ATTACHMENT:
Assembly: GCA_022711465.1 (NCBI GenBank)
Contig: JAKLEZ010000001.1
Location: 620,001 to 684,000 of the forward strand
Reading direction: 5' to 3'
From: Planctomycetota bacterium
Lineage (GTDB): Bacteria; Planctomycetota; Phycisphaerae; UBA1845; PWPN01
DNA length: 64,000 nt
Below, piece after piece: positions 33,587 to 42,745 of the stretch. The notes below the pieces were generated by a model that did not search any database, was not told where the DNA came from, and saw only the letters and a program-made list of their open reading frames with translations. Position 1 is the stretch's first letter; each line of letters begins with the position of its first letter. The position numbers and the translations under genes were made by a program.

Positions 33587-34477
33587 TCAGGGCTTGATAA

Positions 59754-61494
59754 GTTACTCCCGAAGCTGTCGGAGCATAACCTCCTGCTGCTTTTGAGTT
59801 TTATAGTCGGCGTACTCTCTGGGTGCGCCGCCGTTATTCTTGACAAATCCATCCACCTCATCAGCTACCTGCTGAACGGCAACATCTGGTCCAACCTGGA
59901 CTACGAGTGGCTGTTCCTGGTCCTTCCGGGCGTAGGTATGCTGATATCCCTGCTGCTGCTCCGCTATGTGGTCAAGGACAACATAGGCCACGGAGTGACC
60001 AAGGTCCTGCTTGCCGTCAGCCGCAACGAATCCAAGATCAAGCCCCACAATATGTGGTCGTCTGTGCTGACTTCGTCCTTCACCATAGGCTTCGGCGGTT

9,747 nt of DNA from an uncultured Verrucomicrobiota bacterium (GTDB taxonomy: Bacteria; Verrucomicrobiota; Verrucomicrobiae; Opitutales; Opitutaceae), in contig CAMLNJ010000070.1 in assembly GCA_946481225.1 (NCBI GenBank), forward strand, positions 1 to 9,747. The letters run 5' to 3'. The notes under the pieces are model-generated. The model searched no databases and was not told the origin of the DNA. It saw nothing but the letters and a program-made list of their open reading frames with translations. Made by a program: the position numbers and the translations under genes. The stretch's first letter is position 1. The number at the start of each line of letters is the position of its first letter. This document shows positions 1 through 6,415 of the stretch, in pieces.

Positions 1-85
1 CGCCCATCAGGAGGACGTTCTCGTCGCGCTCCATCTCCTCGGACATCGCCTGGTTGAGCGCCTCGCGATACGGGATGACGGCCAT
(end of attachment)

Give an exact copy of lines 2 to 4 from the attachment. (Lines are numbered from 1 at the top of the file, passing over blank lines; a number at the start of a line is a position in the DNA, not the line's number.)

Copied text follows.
Contig: JAKLEZ010000001.1
Location: 620,001 to 684,000 of the forward strand
Reading direction: 5' to 3'